Golden St. John's Wort puts on an explosive display of bright yellow flowers in mid-summer that lasts for 3 to 4 weeks. This shrubby, round shrub has stiff, upright branching, blue-green narrow foliage that turns reddish purple in the fall. The exfoliating bark and persistent seed capsules add winter interest to the landscape.

    Size Range:

    • Small shrub (3-5 feet),
    • Low-growing shrub (under 3 feet)

    Light Exposure:

    • Full sun (6 hrs direct light daily),
    • Partial sun/shade (4-6 hrs light daily)

    Native Locale:

    • North America
  • Golden weeping willow (Salix alba 'Tristis')

    Golden weeping willow in early spring.

    Also known as:

    golden weeping willow
    Golden weeping willow is so named for its brilliant yellow twigs and graceful, drooping form. Like all willows, this cultivar is very tolerant of wet sites; it is also highly susceptible to storm damage.

    Size Range:

    • Large tree (more than 40 feet)

    Light Exposure:

    • Full sun (6 hrs direct light daily),
    • Partial sun/shade (4-6 hrs light daily)

    Native Locale:

    • Non-native
  • Goldflame honeysuckle (Lonicera x heckrottii)

    Goldflame honeysuckle has clusters of pink and yellow flowers.

    Also known as:

    Goldflame honeysuckle, Goldflame honeysuckle vine
    This twining vine twists and spirals around a supporting plant, trellis, or arbor. In summer, goldflame honeysuckle has clusters of fragrant tubular flowers in vibrant pink and yellow that bloom amid the vines. Unlike some species of honeysuckle, it is not invasive.

    Size Range:

    • Large plant (more than 24 inches)

    Light Exposure:

    • Full sun (6 hrs direct light daily),
    • Partial sun/shade (4-6 hrs light daily)

    Native Locale:

    • Non-native
  • Grape-leaved anemone (Anemone tomentosa)

    Cultivar 'Robustissima' has mauve-pink flowers.

    Also known as:

    Grape-leaved anemone, grape-leaf anemone, robust wooly anemone, wooly anemone
    Grape-leaved anemone is an old-fashioned, fast-growing, spreading perennial with coarse, seven-lobed, grape-like leaves. The fall-blooming, two-inch-wide, pale pink flowers rise above the foliage. Thrives in sun or shade.

    Size Range:

    • Large plant (more than 24 inches)

    Light Exposure:

    • Full sun (6 hrs direct light daily),
    • Partial sun/shade (4-6 hrs light daily)

    Native Locale:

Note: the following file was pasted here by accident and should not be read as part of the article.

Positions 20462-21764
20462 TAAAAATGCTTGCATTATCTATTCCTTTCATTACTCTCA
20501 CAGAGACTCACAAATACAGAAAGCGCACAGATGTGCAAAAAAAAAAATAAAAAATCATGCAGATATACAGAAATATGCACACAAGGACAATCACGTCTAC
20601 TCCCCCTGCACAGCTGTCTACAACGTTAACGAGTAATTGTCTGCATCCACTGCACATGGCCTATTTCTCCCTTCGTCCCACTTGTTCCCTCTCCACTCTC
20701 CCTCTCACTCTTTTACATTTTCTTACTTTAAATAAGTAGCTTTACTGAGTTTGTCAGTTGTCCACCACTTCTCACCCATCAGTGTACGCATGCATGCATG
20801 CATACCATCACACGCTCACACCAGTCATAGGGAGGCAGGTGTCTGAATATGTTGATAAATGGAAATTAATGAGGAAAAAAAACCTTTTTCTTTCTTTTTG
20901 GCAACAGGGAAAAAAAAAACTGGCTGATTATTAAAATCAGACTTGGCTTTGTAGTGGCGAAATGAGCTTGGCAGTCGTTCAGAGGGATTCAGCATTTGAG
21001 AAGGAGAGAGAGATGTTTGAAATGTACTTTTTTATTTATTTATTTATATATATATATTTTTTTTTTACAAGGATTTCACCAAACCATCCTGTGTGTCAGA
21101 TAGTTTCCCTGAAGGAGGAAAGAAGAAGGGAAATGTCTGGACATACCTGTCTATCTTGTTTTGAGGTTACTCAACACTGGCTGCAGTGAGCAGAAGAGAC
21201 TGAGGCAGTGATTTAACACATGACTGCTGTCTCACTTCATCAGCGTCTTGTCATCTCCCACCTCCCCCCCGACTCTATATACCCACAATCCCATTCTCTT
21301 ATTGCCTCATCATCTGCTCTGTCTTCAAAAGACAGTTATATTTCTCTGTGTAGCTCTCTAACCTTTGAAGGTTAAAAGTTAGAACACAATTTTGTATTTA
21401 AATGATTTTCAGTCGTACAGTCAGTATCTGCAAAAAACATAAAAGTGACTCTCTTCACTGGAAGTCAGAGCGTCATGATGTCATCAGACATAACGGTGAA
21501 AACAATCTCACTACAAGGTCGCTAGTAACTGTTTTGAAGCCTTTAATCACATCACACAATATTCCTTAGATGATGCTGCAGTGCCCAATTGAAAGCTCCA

• Non-native
  • Gray birch (Betula populifolia )

    The bark of gray birch is smooth and white.

    Also known as:

    gray birch, white birch, poplar birch
    Gray birch is a narrow, pyramidal tree of cool climates. Bright green leaves turn a yellow fall color. Older trees develop a chalky white bark that does not peel. A good selection for poor soils and other difficult sites, it also demonstrates some resistance to bronze birch borer (BBB).

    Size Range:

    • Medium tree (25-40 feet),
    • Small tree (15-25 feet)

    Light Exposure:

    • Full sun (6 hrs direct light daily)

    Native Locale:

    • North America
  • Gray dogwood (Cornus racemosa)

    Flowers of gray dogwood.

    Also known as:

    Gray dogwood, Panicled dogwood
    Gray dogwood is a very adaptable, native shrub that is excellent for naturalizing, especially in difficult sites, such as pond and stream banks. Although its suckering, spreading habit makes it impractical for formal plantings, it can be incorporated into the shrub border and useful as a mass planting. Creamy white clusters of flowers in May are followed by white berries in late summer that are quickly eaten by birds.

    Size Range:

    • Large shrub (more than 8 feet)

    Light Exposure:

    • Full sun (6 hrs direct light daily),
    • Partial sun/shade (4-6 hrs light daily),
    • Full shade (4 hrs or less of light daily)

    Native Locale:

    • Chicago area,
    • Illinois,
    • North America
  • Green and gold (Chrysogonum virginianum)

    Green and gold has bright yellow flowers in spring.

    Also known as:

    Green and gold, goldenstar, golden knee
    Green and gold is a small ground cover that produces an abundance of bright yellow, star-shaped flowers in spring.

    Size Range:

    • Low-growing plant (under 6 inches)

    Light Exposure:

    • Full sun (6 hrs direct light daily),
    • Partial sun/shade (4-6 hrs light daily),
    • Full shade (4 hrs or less of light daily)

    Native Locale:

    • North America
  • Green ash (Not recommended) (Fraxinus pennsylvanica)

    Summer foliage of green ash.

    Also known as:

    green ash, red ash